The Chosun Ilbo recently ran a story with the eye-catching “man bites dog” headline “Reunification ‘Would Boost Korea’s Credit‘.” And like the sucker who picks up the “Space Aliens Impregnate Elvis’ Granddaughter” issue of the National Enquirer in the supermarket check-out line, I had to look.
The story attributes the “reunification ‘would boost Korea’s credit’” view to a virtual Murderers Row of investment banks: Citibank, Credit Suisse, Deutsche Bank, Goldman Sachs, Macquarie and Morgan Stanley. According to the article “The Chosun Ilbo asked the six for their outlook for Korea’s sovereign credit rating, national brand value and economic health following reunification. With the exception of Morgan Stanley, they forecast the country’s sovereign credit rating would rise by more than two notches. Morgan Stanley noted that reunification costs would add to the fiscal burden but projected the sovereign credit rating would rise at least one notch over the mid to long-term.”
The story is curious for a couple of reasons. First, it flies in the face of all research that I am aware of on the issue (including some produced by the investment banks themselves) which concludes that unification would be an economic burden on the South. There is disagreement about how heavy a burden unification would be, and to be clear, the costs and benefits would be partly contingent on the policies adopted and the reaction of the international public and private sectors. But I don’t believe that I have ever met anyone who believes that it would contribute to an acceleration of South Korean growth (though it might well contribute to an acceleration of peninsular growth) or improve South Korea’s credit rating.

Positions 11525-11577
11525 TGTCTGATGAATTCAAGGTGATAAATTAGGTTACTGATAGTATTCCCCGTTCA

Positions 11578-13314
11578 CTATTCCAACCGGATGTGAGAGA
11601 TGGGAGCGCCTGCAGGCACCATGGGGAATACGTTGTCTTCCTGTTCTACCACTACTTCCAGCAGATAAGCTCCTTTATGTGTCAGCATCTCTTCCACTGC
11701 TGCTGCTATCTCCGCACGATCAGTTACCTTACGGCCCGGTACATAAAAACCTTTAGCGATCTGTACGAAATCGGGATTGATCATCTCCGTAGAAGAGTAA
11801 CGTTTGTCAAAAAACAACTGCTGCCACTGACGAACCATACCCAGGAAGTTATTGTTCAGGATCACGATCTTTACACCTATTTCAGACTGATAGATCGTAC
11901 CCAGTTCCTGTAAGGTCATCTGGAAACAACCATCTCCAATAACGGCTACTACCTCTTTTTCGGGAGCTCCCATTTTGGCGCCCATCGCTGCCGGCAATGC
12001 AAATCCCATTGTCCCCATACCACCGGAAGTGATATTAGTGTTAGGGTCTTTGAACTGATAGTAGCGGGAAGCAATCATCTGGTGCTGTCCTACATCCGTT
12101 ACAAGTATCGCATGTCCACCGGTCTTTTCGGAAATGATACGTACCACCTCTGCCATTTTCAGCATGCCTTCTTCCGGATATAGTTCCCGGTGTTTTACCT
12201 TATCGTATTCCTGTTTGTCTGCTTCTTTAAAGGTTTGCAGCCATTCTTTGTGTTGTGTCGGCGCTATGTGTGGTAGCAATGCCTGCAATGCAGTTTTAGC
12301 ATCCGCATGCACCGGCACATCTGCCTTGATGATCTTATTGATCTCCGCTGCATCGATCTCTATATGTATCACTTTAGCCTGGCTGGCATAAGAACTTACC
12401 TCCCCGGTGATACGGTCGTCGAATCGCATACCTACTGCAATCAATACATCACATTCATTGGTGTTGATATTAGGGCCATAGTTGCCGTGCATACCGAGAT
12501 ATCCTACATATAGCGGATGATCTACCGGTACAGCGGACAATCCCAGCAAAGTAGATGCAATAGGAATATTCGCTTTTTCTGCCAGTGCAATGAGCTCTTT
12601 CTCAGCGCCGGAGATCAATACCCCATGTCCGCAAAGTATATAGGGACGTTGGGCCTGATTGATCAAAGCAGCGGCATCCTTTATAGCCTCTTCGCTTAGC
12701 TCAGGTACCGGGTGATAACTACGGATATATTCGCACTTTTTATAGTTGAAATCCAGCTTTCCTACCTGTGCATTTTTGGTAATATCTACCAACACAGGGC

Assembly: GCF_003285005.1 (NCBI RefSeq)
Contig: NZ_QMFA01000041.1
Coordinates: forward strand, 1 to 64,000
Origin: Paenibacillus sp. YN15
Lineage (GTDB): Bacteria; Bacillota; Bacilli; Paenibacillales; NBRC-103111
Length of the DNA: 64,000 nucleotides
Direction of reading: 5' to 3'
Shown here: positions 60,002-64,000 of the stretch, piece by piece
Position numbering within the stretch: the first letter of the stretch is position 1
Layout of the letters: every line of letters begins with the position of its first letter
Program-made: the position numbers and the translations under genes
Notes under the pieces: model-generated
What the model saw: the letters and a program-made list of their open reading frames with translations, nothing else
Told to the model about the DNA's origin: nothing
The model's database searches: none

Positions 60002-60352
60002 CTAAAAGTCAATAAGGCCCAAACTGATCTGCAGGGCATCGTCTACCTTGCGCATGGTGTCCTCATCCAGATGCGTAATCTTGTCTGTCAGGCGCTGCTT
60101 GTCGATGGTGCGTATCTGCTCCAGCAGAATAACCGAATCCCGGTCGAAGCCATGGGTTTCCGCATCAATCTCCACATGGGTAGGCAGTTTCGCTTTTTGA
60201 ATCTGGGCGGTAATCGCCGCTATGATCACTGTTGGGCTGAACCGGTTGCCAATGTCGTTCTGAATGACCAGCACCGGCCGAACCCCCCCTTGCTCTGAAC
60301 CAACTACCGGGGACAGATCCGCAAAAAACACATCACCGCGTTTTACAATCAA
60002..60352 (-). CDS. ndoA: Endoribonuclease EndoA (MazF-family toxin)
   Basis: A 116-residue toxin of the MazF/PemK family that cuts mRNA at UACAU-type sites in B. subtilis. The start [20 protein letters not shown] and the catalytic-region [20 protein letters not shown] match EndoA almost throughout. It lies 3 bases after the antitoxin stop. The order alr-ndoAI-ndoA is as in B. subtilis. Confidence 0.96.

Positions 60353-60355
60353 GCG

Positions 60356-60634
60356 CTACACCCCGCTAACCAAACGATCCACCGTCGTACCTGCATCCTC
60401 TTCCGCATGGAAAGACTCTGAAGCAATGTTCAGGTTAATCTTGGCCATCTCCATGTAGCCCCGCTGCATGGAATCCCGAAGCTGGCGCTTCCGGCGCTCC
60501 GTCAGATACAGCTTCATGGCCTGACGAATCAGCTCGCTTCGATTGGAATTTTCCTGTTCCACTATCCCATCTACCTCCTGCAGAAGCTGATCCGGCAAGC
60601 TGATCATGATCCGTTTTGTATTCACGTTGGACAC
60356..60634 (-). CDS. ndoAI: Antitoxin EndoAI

The second interesting thing about the story, is that it does not reference any actual credit ratings agencies. If one wants to know how an event will affect a credit rating, why ask an investment bank? Why not go directly to the source?
So I did. The response of the anonymous credit analyst: “South Korea’s social welfare rolls will jump by 25 million. Don’t see how that improves the government’s credit profile.”
OK, I am not going crazy.
The Chosun Ilbo may well be taking its cues from the Blue House. President Park Geun-hye has said that “Unification will allow the Korean economy to take a fresh leap forward and inject great vitality and energy.” Her recently announced three year plan can be viewed as partly motivated by a need to strengthen the economy in anticipation of the day when the South may have to absorb the North. But the President faces a hard sell: enthusiasm for unification is declining, and is particularly tepid among the young.